By: Urology Care Foundation | Posted on: 06 Oct 2016
The Urology Care Foundation and the American Urological Association (AUA) thank and commend actor Ben Stiller for publicly sharing his personal journey with prostate cancer as well as discussing the importance of early detection. We applaud him for raising awareness of prostate cancer, the most common cancer among men, and the second-leading cause of cancer death in men.
Early detection, including prostate-specific antigen (PSA) testing, has played an important role in decreasing the mortality from prostate cancer. We believe this test provides clinicians with valuable information to aid in the diagnosis and treatment of prostate cancer. Currently, there is not a comparable test or diagnostic available for this purpose.
The decision to test for prostate cancer should be individualized and include a discussion with a health care provider about the patient’s risk factors and the benefits and risks associated with testing, as well as subsequent tests (e.g., biopsy). While our 2013 clinical practice guideline states men ages 55 to 69 are most likely to benefit from PSA testing, we encourage all men, regardless of their age, to discuss their prostate health with their doctors. If, after this discussion, a man wishes to be tested, he should be tested.
Leading medical societies including the American College of Physicians, the American Society of Clinical Oncology, the American Cancer Society, the National Comprehensive Cancer Network and the AUA, advocate for discussions about the benefits and risks of prostate cancer screening. As Mr. Stiller noted, in 2012, the U.S. Preventive Services Task Force (USPSTF) recommended against routine use of the PSA test, a diagnostic that he attributes to saving his life.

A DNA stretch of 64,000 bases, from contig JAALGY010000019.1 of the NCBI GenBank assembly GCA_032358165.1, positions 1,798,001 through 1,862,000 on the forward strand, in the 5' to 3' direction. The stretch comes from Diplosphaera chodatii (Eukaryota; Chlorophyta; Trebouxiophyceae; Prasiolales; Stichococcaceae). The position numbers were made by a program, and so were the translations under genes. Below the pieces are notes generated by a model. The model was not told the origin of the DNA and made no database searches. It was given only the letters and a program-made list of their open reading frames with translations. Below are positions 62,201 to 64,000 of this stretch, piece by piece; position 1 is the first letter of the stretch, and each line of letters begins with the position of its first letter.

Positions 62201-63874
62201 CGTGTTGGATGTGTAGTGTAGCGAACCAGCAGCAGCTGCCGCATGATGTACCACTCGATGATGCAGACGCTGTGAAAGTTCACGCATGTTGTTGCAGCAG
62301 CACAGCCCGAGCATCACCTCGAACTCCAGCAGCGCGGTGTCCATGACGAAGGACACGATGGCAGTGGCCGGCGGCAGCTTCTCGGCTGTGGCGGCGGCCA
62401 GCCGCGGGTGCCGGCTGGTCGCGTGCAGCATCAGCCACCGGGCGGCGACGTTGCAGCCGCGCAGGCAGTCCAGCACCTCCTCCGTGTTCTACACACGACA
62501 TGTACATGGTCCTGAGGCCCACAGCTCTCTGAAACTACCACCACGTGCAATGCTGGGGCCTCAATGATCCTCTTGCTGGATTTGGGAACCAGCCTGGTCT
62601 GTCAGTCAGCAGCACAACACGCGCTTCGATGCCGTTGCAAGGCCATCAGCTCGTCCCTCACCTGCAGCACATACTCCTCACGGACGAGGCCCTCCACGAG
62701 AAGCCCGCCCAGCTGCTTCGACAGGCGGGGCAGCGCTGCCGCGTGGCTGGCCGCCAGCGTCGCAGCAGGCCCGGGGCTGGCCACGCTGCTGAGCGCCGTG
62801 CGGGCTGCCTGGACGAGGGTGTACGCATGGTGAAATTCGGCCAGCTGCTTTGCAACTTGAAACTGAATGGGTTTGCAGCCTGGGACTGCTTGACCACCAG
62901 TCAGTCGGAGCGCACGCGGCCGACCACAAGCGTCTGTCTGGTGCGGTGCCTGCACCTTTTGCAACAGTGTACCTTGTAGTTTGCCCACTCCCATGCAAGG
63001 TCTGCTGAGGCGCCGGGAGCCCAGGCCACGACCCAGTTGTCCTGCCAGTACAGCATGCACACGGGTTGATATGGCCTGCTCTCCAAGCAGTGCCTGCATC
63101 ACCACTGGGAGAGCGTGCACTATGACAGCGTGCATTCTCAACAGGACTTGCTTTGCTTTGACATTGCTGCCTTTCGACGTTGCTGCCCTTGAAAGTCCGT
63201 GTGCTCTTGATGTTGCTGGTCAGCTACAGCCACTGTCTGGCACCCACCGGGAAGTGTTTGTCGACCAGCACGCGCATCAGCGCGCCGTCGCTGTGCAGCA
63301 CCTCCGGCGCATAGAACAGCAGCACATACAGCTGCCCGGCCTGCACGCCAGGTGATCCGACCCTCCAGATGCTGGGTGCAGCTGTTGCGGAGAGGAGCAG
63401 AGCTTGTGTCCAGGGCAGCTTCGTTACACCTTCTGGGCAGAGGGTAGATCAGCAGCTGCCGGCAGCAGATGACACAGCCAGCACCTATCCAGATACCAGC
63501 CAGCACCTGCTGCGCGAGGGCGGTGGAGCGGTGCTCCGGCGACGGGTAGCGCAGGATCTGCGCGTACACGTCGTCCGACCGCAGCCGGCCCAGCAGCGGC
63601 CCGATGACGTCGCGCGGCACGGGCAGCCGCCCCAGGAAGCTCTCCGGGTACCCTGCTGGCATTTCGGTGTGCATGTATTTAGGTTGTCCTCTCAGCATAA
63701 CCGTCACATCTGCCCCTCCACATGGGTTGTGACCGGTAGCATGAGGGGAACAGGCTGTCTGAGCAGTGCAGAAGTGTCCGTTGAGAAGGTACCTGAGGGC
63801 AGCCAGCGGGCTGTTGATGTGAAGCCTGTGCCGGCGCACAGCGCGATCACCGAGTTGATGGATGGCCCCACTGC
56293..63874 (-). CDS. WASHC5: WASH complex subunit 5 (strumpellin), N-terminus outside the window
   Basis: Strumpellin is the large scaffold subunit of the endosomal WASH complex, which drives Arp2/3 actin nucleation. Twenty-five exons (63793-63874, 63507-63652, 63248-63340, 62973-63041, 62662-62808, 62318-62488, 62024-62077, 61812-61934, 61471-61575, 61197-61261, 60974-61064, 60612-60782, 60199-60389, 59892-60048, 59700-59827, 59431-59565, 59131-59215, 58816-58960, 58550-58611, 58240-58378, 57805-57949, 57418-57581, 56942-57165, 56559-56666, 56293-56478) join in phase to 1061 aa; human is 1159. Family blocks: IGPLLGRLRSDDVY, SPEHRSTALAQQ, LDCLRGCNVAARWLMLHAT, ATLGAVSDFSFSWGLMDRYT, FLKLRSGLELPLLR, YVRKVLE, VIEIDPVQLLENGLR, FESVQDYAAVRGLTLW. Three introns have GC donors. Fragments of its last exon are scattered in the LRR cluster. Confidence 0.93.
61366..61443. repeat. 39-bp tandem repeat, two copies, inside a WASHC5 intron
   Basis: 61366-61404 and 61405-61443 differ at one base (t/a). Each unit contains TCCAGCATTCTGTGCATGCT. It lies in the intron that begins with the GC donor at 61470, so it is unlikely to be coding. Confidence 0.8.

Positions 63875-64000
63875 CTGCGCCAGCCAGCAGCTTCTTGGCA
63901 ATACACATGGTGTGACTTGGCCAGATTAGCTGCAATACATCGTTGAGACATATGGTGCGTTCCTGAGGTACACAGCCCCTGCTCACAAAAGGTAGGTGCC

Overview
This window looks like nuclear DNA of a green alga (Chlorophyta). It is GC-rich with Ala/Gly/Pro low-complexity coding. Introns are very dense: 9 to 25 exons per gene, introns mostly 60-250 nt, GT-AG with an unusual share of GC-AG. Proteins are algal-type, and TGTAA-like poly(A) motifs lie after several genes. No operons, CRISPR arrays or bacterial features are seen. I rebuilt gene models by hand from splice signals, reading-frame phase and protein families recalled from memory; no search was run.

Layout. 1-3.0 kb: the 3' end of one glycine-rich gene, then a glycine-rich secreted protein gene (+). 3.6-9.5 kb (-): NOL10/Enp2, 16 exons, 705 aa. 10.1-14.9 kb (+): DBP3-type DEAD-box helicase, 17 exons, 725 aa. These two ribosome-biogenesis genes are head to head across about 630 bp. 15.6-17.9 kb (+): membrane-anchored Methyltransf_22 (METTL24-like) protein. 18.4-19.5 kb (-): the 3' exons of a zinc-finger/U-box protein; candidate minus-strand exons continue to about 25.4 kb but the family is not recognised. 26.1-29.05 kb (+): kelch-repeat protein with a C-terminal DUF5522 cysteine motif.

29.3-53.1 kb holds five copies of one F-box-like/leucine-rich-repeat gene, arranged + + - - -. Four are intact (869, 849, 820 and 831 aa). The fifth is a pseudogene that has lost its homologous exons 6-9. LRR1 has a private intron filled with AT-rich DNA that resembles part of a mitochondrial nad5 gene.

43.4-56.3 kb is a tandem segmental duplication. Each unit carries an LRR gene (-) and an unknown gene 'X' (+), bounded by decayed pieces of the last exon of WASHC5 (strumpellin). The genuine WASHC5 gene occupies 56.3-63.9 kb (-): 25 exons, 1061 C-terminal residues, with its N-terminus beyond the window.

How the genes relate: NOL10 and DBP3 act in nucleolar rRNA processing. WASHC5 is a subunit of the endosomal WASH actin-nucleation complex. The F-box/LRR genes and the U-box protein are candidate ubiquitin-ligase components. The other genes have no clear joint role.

“Mr. Stiller’s prostate cancer story demonstrates the value of early detection and an individualized approach to prostate cancer screening,” says J. Brantley Thrasher, MD, AUA president-elect and prostate cancer spokesperson. “’One size fits all’ recommendations such as those made by the USPSTF can result in missed asymptomatic cases, like Mr. Stiller’s, and discourage conversations between men and their physicians.”
The AUA is committed to preserving patients' access to appropriate prostate cancer testing and is working at both the federal and local levels to engage lawmakers on this important issue. Additionally, the Urology Care Foundation is diligently working to educate and inspire men across the country to know their prostate cancer risk and talk to their doctor about whether prostate cancer testing is right for them.
For more information, please contact AUA Communications Office: 410-689-3932 or Communications@AUAnet.org.